Pubdate: Sat, 08 Jul 2017
Source: Calgary Herald (CN AB)
Copyright: 2017 Postmedia Network
Author: Annalise Klingbeil
Page: A3


Calgary's mayor blasted Canada Day as "the stupidest possible day" for
the federal government to make cannabis legal and said he believes
Albertans should be 21 before they're allowed to purchase marijuana
for recreational use.

Nenshi made the comments at a committee meeting on Thursday, at which
elected officials attempted to grapple with the looming federal
legalization of marijuana and agreed not to make any decisions when it
comes to a stance on the minimum legal age of purchase in Alberta.

"I'm ... advocating very, very hard with the federal government that
July 1 is the stupidest possible day," Nenshi said to colleagues.

"Bluntly, I've got a half million people on the street on the first of
July and I don't want a whole bunch of people, for the first time
ever, going, 'Oh let's try this.'"

Nenshi later told reporters he may be overly paranoid, but he simply
doesn't feel like a public holiday is the best day to introduce such a
major policy change.

At the meeting, elected officials also discussed how old Albertans
should be before they can legally purchase marijuana - the proposed
law tabled by the Trudeau government would allow Canadians over 18 to
possess cannabis, though the federal bill provides provinces with the
authority to set their own age limits.

"I'm very convinced by the science that says the use of cannabis on
the developing brain is really a problem up until the early to
mid20s," said Nenshi, who believes 21 should be the legal minimum age.

The Canadian Psychiatric Association recommends that Canadians should
be 21 before they're allowed to purchase marijuana for recreational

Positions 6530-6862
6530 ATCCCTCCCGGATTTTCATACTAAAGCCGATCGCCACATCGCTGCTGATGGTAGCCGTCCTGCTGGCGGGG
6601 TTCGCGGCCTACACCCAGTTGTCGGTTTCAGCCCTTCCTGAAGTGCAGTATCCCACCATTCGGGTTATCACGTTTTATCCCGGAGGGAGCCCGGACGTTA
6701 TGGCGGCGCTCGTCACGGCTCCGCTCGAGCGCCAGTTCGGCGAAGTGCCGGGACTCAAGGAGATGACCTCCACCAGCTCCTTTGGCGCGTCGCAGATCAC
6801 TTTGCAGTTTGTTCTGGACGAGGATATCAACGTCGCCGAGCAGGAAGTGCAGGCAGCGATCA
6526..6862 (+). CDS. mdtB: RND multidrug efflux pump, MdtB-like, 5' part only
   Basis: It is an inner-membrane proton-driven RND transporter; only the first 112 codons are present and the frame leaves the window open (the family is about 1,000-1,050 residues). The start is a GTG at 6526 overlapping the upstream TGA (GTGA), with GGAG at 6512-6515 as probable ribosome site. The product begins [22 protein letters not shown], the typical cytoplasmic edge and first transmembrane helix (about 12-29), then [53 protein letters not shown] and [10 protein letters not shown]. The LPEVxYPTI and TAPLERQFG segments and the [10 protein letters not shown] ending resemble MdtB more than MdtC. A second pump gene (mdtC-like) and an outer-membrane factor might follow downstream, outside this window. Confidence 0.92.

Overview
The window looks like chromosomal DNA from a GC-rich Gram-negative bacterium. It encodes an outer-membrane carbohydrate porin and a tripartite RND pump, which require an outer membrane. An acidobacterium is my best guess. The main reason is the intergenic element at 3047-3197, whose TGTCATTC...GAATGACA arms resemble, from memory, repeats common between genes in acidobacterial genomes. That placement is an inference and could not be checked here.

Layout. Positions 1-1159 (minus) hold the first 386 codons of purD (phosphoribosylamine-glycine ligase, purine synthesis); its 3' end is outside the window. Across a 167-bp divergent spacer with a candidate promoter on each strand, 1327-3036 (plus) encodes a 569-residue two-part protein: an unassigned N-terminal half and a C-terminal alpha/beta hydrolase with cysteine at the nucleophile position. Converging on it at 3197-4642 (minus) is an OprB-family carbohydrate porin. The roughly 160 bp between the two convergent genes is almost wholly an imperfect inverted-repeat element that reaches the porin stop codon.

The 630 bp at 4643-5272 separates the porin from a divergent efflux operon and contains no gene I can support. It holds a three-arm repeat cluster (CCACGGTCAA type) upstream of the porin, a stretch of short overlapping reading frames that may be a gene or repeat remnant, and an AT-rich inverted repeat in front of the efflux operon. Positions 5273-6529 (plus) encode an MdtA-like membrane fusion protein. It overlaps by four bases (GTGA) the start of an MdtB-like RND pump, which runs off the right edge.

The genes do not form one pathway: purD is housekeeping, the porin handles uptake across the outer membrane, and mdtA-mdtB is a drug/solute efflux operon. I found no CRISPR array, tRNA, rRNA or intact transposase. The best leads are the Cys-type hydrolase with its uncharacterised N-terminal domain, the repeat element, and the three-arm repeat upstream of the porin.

But Ward 11 Coun. Brian Pincott said he's not concerned about setting
the minimum age of purchase at 18, which is the same age Albertans can
legally purchase and consume alcohol and tobacco.

"I have no problem with it being 18, I actually think that's probably
the most reasonable way to go," Pincott said.

The province is currently gauging public opinion on key cannabis
questions, including a minimum age, and has agreed to share
Calgary-specific data with the city.

The city committee agreed Thursday that until both the broader
consequences of minimum age and Calgarians views are better
understood, city council will not advocate for a specific age at which
Albertans can legally purchase weed.

Nenshi also said that as a university professor, he has concerns with
dispensaries and lounges popping up on post-secondary campuses.

"I don't want to see dispensaries on campus, I'd prefer not to see
cannabis lounges on campus. That's a very personal point of view, it's
not the city's point of view, but I'd like to see a regulatory regime
that makes that difficult," the mayor said, noting the city doesn't
have the ability to stop either from opening on provincially-owned
university campuses.
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MAP posted-by: Matt